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I Have No Life, and I Must Scream

Thanks to the power of image editing, I not only have all my teeth, but they're shiny white too!
The Missus, kiddos, and neighbors 
don’t like it when I scream. 

I burn for something.

Crave it.

Got a fever for it.

But no, not for more cowbell.

It would be easier if I knew exactly what it is I need. But I don’t.

Instead I’ve read at least twelve books in the last month, with another currently in progress.

Binge-watched multiple shows on various streaming services.

Logged into work on off hours and days.

Taken the family on long hikes through the Redwoods.

And done other…more shameful…things to fill the void within me.

(Like stoop to writing…gasp…a radio play, to name but one.)

I think the pandemic has finally gotten to me.

Spending more time at home, enclosed within the same encroaching walls, dealing with exactly the same pets and identical family members day in and day out, I’ve struggled to feel …productive.

Whole.

Relevant.

I started with the streaming services, the gateway vice into maddness. Looking back, I can’t even tell you everything I watched. Despite being within the last thirty days, it’s all faded into a blur.

I mean, yeah, it’s a pandemic month and therefore technically longer than that, but still.

I do remember some Classic Doctor Who, snippets of Marvel movies and shows, and the first season of True Detective (good, but I really wish that was one of the programs I can no longer remember!). There was more, I just know it, but my memories of them remain hidden behind a facemask of inordinate size and opacity.

And I can count off twelve of the books I read (the last four Murderbot books, a Jasper Fforde fantasy series, some on-offs not worth mentioning), but I’m pretty sure there was more than twelve and I just can’t remember the earliest ones.

Like the radio play, the hiking, and working during my time off, they have all been ways to fill the void. Maybe escapism?

Though if the world of True Detective, Season 1, is an escape, how bad must reality be?

Turns out, pretty bad.

I’ve watched as people around me sank lower and lower as the pandemic stretched on and on.

I was doing OK until recently, or so I thought. I chalked up my resilience to being an introvert. Assumed I was handling things so well because I didn’t need or miss the social interaction suddenly yanked from all of us.

And the people I yelled at at home and work? They deserved it. Or so I told myself.

But I was wrong.

I have a problem. I crave input. Stories with, if not happy, at least satisfying endings.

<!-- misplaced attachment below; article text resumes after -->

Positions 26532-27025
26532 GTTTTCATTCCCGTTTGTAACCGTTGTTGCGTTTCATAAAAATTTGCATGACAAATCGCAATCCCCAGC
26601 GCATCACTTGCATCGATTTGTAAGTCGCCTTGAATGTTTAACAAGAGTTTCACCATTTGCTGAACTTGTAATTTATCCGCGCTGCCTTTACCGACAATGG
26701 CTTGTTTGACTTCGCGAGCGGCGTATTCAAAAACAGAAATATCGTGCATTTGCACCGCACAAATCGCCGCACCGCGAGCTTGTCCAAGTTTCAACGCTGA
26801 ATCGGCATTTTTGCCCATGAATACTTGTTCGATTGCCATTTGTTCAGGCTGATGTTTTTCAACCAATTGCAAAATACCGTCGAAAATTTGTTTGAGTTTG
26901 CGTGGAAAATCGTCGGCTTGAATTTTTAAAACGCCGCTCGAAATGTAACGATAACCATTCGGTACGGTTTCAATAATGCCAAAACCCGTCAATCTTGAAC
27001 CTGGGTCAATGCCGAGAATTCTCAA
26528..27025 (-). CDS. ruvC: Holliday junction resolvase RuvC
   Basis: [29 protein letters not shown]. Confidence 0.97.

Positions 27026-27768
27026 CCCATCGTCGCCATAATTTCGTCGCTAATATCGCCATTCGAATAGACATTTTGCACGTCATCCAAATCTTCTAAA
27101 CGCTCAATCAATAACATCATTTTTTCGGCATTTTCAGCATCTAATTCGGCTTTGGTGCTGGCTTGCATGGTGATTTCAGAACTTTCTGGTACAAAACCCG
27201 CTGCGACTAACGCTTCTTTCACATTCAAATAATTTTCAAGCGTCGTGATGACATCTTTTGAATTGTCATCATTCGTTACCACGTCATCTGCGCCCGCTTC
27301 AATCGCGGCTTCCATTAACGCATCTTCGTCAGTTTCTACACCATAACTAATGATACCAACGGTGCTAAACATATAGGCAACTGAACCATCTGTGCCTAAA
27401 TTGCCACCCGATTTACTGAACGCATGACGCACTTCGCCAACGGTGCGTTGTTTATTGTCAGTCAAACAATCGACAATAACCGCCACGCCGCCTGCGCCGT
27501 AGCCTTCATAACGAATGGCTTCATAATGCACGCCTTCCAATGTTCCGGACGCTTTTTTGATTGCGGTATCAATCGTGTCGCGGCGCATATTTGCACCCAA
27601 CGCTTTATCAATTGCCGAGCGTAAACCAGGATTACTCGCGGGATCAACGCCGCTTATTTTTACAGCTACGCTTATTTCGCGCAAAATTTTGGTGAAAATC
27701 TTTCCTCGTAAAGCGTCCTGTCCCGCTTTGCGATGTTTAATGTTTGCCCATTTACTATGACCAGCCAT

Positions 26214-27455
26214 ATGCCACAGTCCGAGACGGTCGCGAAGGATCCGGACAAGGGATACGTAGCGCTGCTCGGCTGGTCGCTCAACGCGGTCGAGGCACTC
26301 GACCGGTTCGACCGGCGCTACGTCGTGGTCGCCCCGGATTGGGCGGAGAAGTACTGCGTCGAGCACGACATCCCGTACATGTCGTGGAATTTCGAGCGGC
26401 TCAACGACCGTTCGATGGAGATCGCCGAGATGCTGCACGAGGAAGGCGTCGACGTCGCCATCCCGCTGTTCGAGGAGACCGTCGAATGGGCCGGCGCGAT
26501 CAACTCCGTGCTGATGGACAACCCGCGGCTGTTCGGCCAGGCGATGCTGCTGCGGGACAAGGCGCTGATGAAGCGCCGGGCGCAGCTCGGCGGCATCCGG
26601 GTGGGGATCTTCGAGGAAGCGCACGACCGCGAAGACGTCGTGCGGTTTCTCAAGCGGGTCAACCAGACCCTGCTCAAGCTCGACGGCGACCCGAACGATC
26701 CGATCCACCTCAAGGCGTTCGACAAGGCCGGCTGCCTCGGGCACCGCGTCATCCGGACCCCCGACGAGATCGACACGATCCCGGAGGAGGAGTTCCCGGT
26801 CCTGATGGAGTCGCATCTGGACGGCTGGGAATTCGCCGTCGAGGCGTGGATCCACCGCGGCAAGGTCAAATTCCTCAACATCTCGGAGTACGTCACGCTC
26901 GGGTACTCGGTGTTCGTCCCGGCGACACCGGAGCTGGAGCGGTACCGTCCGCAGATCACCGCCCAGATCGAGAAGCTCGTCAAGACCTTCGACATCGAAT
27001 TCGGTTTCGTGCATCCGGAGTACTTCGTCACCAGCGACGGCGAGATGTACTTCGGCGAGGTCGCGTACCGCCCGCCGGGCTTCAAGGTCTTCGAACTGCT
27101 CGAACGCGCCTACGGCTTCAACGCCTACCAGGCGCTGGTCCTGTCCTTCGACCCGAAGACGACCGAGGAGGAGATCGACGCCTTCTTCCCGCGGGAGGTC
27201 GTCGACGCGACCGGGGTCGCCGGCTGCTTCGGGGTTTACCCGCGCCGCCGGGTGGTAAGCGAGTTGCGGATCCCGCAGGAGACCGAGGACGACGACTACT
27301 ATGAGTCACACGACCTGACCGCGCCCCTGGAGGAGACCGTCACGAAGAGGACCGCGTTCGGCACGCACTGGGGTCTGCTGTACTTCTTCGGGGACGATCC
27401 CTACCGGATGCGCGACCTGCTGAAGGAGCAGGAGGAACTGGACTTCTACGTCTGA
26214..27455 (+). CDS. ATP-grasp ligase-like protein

Hello, my name is Ian and I’m a content addict.

A baleen whale trawls for krill and zooplankton by opening its mouth, swimming forward, and hoping. I think I’m doing the same thing, only my mouth is open to scream and my version of moving forward is taking advantage of Netflix, Amazon Prime, Hulu, and thriftbooks.com.

My biggest problem, of course, is that unlike this pandemic, books, TV shows, movies, and even hikes all come to an end. And while my vices soothe me in the moment, I’m painfully hollow after they conclude.

Leaving me dangerously vulnerable and looking for the next hit. And in that moment, during that profound, bottomless low, I’ll take anything to fill the void and feel whole again.

Cat memes.

Opinion pieces.

Reddit threads.

Anti-vaxxer websites.

Even…[shudder]…fan fic.

So I’m ready to get vaccinated. Ready for herd immunity and parties and writing in coffee shops again. Ready for things to return to some semblance of normal.

Ready to have more in my life than just books.

Read that last sentence again.

One more time, slowly. Really let those words sink in.

Ready to have more in my life than just books.

The fact that I just wrote that sentence speaks volumes (no pun intended) as to the condition of not just my mental state, but our entire world right now.

We need help. All of us.

Though I suppose all of this could be down to flat panel displays. No, really, I read a thread online about this. WFH and binge-watching has resulted in me spending a lot more time in front of screens and the unnatural amount of blue light they expose us to. Maybe the 450-490nm wavelength emissions are what’s leaving me empty inside.

Perhaps the solution to all my woes isn’t a vaccine and hanging with people and coffee shops. Maybe it’s as simple as taping a sheet of transparent red plastic to my monitor and filing a class action lawsuit against the manufacturers of said displays.

If nothing else, a lawsuit gives me something to do.

Hmm…

OK, maybe I need just a little bit more help than the rest of you.

 

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ASMR Haul videos – how to make spine-tingling fashionable again

If you aren't feeling all tingly right now, you might not be alive.

Look at this amazing haul…of books and shivers.

Being an avid reader and aspiring writer, I listen to NPR a lot.

Do I pledge?

That’s not important here. And it’s rude to ask.

My point is that by listening to NPR, I am often exposed to things I’ve never encountered before.

Like haul videos.

Who knew tweeners made videos about all the cheap, fashionable clothes they bought that week?

I sure didn’t know, and probably didn’t need to.

Thanks, NPR.

This weekend, the rerun of This American Life featured ASMR, or Autonomous Sensory Meridian Response, videos.